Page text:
Chemotherapy-naïve NSCLC patients with PS 2 were enrolled. Chemotherapy consisted of an escalated dose of GEM on days 1 and 8 and CBDCA on day 1 every 3 weeks. Patients were scheduled to receive GEM (mg/m2)/CBDCA (area under the curve: AUC) at four dose levels: 800/4 (level 1), 1000/4 (level 2), 1000/4.5 (level 3) and 1000/5 (level 4), respectively.


Between February 2004 and August 2006, 13 patients were enrolled in this study. Dose-limiting toxicities (DLTs) were thrombocytopenia, febrile neutropenia and hyponatremia. DLTs were observed in two of six patients at dose level 1 and in three of six patients at dose level 2. Dose level 2 was thus determined to be the MTD. Among 12 evaluable patients, 7 patients had stable diseases and 5 patients had progressive diseases, and the median survival time was 3.8 months.


The MTD and the recommended dose for Phase II studies of this regimen were determined to be GEM 1000 mg/m2 and CBDCA AUC of 4. Additional objective measures are needed to evaluate patients’ risk and benefit in future clinical trials for PS 2 patients.

  K Masago , S Fujita , K Irisa , Y. H Kim , M Ichikawa , T Mio and M. Mishima

Recently, two small-molecule kinase inhibitors targeting epidermal growth factor receptor have proven effective in the treatment of non-small cell lung cancer. There are specific activating mutations within the tyrosine kinase domain of epidermal growth factor receptor related to the sensitivity of tyrosine kinase inhibitors. However, it is unknown whether rare mutations in the N-lobe (exons 18–20) and the C-lobe (exon 21) of the epidermal growth factor receptor kinase domain other than L858R in exon 21 and the in-frame deletion in exon 19 may predict the effectiveness of epidermal growth factor receptor—tyrosine kinase inhibitors. We reported a case of non-small cell lung cancer harboring a rare epidermal growth factor somatic mutation, codon 768 AGC > ATC in exon 20 (S768I), who showed a good clinical response to gefitinib. Therefore, we may suggest that this rare mutation (S768I in exon 20) may not be an insensitive epidermal growth factor receptor somatic mutation in vivo.

  H. Y Seo , J. M Park , K. H Park , S. J Kim , S. C Oh , B. S Kim , Y. H Kim and J. S. Kim

Angiogenesis is one of the crucial steps in various solid tumor growth and metastasis. However, there are limited data regarding the clinical and prognostic significance of serum vascular endothelial growth factor levels per platelet count in unresectable advanced gastric cancer compared with early gastric cancer and healthy volunteers.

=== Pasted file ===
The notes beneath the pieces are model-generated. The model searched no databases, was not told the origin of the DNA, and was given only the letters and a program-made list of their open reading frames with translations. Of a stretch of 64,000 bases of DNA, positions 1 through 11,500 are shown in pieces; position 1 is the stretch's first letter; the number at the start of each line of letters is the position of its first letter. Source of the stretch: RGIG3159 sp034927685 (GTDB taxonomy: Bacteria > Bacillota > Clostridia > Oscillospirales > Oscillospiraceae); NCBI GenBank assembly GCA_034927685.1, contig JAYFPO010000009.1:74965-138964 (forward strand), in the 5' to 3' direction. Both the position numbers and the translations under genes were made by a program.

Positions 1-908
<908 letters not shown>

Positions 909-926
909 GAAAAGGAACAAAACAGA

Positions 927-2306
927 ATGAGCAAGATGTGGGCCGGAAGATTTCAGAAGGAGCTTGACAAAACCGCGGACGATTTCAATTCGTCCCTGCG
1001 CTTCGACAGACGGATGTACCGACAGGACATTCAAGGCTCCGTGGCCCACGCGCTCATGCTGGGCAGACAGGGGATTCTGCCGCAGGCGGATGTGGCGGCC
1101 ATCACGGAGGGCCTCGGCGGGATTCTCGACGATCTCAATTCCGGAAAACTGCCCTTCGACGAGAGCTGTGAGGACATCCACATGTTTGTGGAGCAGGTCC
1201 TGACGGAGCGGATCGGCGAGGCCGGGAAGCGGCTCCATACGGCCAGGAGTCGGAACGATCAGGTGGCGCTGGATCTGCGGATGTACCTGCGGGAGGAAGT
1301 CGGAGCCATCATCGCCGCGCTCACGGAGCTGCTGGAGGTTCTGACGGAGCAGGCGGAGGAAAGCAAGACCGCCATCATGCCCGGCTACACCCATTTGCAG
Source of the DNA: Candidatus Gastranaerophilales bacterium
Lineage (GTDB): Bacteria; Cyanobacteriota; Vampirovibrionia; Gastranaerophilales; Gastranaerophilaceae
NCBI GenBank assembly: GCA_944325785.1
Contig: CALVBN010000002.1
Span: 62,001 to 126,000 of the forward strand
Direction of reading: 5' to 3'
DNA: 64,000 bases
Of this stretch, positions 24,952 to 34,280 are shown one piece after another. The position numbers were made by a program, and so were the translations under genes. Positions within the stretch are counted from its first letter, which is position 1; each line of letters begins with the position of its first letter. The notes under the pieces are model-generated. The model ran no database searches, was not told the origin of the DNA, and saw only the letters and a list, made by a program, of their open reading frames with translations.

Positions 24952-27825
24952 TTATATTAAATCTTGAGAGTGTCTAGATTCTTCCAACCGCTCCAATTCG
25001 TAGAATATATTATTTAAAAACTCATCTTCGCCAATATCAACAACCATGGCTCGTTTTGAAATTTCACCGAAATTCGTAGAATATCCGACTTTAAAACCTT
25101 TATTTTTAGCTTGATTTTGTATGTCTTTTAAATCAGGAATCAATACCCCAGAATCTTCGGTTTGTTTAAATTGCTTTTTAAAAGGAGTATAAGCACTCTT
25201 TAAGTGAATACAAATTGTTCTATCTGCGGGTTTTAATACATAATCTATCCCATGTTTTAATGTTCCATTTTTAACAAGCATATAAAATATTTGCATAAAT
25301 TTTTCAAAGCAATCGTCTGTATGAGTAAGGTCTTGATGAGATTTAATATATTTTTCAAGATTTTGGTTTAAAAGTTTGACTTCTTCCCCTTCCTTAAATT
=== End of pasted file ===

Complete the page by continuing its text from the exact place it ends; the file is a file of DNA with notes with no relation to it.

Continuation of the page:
A total of 181 gastric cancer patients were included and control serum samples were acquired from 113 healthy volunteers. The levels of serum vascular endothelial growth factor were measured using human vascular endothelial growth factor quantitative enzyme-linked immunosorbent assay. Survival curves were calculated using the Kaplan–Meier method and survival comparisons were made by the log-rank test in metastatic gastric cancer.


There was a significant correlation between serum vascular endothelial growth factor levels and differentiation of tumor (P = 0.014), stage (P = 0.036). The overall survival (P = 0.0432) and the progression-free survival (P = 0.0116) were significantly shorter in patients with high serum vascular endothelial growth factor per platelet count (≥1.626 pg/106). In the multivariate analysis, the presence of peritoneal carcinomatosis (P = 0.039), serum vascular endothelial growth factor per platelet (P = 0.005) were found to be significantly associated with poor progression-free survival.


This study demonstrates that serum vascular endothelial growth factor per platelet count is correlated with poor overall survival and progression-free survival in patients with advanced gastric cancer.